Who was the real winner on Tuesday? Democracy.
Overcoming a wave of voter suppression laws, misinformation, long lines, longer lies and Hurricane Sandy, millions of people still had their voices heard and ensured their votes counted.
Many of the voter suppression laws took different forms -- voter ID and citizenship requirements, limitations on early voting, restrictions on third-party voter registration, purging, and criminal disfranchisement laws -- but their impact and intent are the same: a cynical attempt to push certain constituencies out of the electorate in advance of an election. This is particularly true for voters of color, students, voters with disabilities and the elderly.
In the end, groups like the American Civil Liberties Union, along with other civil rights groups, and the Department of Justice, were able to stop, limit, or postpone the implementation of many of the laws, in critical states such as Florida, Pennsylvania, Ohio, Texas, and South Carolina. The people also fought back: in Minnesota, where voters soundly rejected the state's voter ID ballot initiative.
Still, attempts to restrict voting rights still led to confusion at the polls. On Tuesday, I was working at the command center of the nonpartisan volunteer coalition Election Protection, and our hotline received more than 88,600 calls from voters reporting concerns involving long lines, inappropriate use of provisional ballots, broken machines, and poorly and wrongfully trained poll workers, among other concerns.
For example, extremely long lines were reported in states like Florida, Virginia and Ohio. In Miami-Dade County, Florida, voters waited for well over four hours past the 7 p.m. closing time, even after networks began to project a win for President Obama. Just before Election Day, a judge extended early voting in Florida to accommodate the huge numbers of early voters, some of whom waited more than seven hours to cast a ballot.
And in Pennsylvania, where the voter ID law was halted in court, voters and poll workers were not properly informed about the status of the law Many voters reported being incorrectly required to show ID at polling places and were forced to vote provisionally or be turned away.
Deceptive practices also were reported. For example, thousands of Florida voters received misleading phone calls saying they had until "tomorrow" to vote.
Finally, Hurricane Sandy wreaked havoc on Election Day, in spite of an emergency plan to ease the burden of voting on those affected. Voters, many still without power or water, scrambled to find their moved or mobile polling places amid major destruction. In New Jersey, this resulted in record low turnout, as well as election officials being overwhelmed by faxed and emailed ballots.
It is yet unknown how much higher voter turnout would have been absent the new voter suppression laws in states where they did go into effect, as well as the confusion on Election Day across the country. But, despite all this, people persevered and stood up for their rights and, literally and figuratively, for democracy.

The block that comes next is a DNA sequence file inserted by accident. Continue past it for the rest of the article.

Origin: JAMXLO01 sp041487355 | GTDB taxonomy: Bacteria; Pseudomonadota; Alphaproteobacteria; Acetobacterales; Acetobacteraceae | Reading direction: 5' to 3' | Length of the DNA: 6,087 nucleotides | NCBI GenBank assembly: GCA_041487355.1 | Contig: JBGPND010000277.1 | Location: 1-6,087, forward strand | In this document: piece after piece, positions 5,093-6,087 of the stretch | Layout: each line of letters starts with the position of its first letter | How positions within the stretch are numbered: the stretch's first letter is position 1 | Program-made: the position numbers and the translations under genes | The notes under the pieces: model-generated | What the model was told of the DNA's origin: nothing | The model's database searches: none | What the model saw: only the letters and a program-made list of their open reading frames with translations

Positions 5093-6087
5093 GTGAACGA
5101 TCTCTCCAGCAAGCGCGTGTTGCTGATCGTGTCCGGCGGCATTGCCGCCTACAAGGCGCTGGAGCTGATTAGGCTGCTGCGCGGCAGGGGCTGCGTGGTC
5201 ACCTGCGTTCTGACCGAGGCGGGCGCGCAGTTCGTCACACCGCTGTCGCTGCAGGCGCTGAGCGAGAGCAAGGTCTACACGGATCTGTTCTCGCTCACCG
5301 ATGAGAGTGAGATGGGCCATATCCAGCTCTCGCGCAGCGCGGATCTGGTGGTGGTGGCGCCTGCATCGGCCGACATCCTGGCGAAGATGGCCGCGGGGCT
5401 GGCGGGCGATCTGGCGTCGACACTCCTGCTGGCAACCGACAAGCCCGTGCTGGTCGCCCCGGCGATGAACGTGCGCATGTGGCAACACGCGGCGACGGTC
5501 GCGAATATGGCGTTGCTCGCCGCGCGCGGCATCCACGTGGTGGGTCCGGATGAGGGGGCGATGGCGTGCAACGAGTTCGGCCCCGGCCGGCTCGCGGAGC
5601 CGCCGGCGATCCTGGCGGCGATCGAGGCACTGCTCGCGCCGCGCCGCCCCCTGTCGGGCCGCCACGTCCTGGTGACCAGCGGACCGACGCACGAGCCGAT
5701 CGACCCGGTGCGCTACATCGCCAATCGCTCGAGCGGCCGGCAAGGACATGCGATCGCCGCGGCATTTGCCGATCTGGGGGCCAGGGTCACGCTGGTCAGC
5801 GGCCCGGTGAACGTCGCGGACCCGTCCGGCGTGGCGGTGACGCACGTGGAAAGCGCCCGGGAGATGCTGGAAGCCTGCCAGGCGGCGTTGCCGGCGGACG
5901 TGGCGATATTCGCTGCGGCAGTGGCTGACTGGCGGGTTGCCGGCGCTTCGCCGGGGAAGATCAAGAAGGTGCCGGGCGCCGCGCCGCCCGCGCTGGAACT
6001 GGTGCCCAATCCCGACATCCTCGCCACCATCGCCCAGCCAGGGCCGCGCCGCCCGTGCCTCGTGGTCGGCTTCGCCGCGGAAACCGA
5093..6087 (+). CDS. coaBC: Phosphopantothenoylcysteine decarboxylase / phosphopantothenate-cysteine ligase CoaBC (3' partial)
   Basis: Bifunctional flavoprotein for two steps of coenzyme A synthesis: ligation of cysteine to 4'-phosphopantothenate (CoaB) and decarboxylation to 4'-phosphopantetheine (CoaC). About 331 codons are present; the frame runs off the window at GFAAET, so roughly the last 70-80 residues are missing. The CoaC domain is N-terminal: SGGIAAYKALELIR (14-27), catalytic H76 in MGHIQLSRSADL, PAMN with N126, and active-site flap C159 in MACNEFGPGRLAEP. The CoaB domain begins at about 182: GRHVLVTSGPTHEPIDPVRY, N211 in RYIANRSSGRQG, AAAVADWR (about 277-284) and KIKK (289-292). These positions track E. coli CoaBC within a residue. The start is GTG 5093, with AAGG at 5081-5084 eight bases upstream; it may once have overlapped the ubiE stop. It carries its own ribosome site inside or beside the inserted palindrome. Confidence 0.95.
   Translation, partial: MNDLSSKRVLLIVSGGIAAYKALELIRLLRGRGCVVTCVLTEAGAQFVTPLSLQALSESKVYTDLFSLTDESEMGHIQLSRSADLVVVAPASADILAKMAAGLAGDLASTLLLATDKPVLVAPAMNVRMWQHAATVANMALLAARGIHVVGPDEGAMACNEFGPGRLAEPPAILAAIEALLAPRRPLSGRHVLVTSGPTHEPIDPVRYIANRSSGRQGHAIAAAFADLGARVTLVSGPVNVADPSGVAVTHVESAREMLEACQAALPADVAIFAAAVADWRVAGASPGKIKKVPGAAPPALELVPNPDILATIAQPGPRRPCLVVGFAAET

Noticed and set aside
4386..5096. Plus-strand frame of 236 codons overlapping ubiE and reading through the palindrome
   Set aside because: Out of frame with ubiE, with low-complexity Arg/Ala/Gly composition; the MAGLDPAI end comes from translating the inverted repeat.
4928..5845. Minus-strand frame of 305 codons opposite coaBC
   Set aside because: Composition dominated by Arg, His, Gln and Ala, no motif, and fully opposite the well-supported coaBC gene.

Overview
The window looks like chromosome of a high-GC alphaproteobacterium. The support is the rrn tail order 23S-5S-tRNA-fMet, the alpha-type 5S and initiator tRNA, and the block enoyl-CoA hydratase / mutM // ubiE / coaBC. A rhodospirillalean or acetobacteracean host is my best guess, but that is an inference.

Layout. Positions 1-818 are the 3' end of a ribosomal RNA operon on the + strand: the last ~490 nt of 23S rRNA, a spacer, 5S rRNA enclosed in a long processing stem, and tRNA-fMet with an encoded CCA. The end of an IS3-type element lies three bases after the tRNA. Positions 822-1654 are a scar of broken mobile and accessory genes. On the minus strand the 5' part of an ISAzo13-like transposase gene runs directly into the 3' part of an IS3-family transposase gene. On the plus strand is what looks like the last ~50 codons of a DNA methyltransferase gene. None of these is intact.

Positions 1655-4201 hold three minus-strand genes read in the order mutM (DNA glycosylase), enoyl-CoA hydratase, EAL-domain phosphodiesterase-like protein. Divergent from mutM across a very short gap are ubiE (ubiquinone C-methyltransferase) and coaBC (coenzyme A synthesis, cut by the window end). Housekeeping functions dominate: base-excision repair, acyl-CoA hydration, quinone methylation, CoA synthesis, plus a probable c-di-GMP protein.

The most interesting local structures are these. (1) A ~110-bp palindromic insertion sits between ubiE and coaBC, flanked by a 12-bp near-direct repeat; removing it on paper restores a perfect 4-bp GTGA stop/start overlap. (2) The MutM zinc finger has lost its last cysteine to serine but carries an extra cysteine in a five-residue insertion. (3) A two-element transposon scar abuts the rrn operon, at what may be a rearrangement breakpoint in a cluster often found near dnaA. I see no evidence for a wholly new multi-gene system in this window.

In his victory speech, President Obama recognized the sacrifice many people made in order to vote on Tuesday, and called for a fix to the problem of long lines. I agree. There are steps we can take to avoid this chaos in the future:
- Provide better training for poll workers and election officials. Polls are often run by dedicated, civic-minded volunteers. We need to ensure that everyone who works in our polling places have up-to-date and detailed information on the often rapidly changing voting laws in their jurisdictions. But there must also be enforcement of state and federal voting rights laws, where poll workers or state election officials are still not complying with the law.
- Uniform standards in federal elections. Congress must enact federal standards that make uniform rules for longer early-voting periods, the distribution, casting and counting of provisional ballots, and mandatory poll worker training, thereby eliminating the confusing patchwork of state laws in federal elections.
- Better utilize current resources and increase funding for election administration. We need to ensure that long lines are never caused by a lack of paper ballots or a lack of or inequitable distribution of electronic voting machines.
- Broaden and strengthen voter empowerment. Voters must continue to educate themselves and advocacy groups must help, but it is also the responsibility of federal, state, and local officials to ensure that voters know what their rights are and what they need to do in order to cast a ballot.
Instead of appealing to voters with the power of their ideas to broaden the base of voter participation, some legislators felt the path to victory was pushing groups out of the electorate through suppression tactics. This election was a referendum for rejecting that path.
Ultimately, for any party to prevail in an America of changed demographics, elected officials must learn to appeal to voters on the merits to win, not engage in cynical tactics to prevent them from voting for opponents. This election, the voters fought back. Democracy was the clear winner.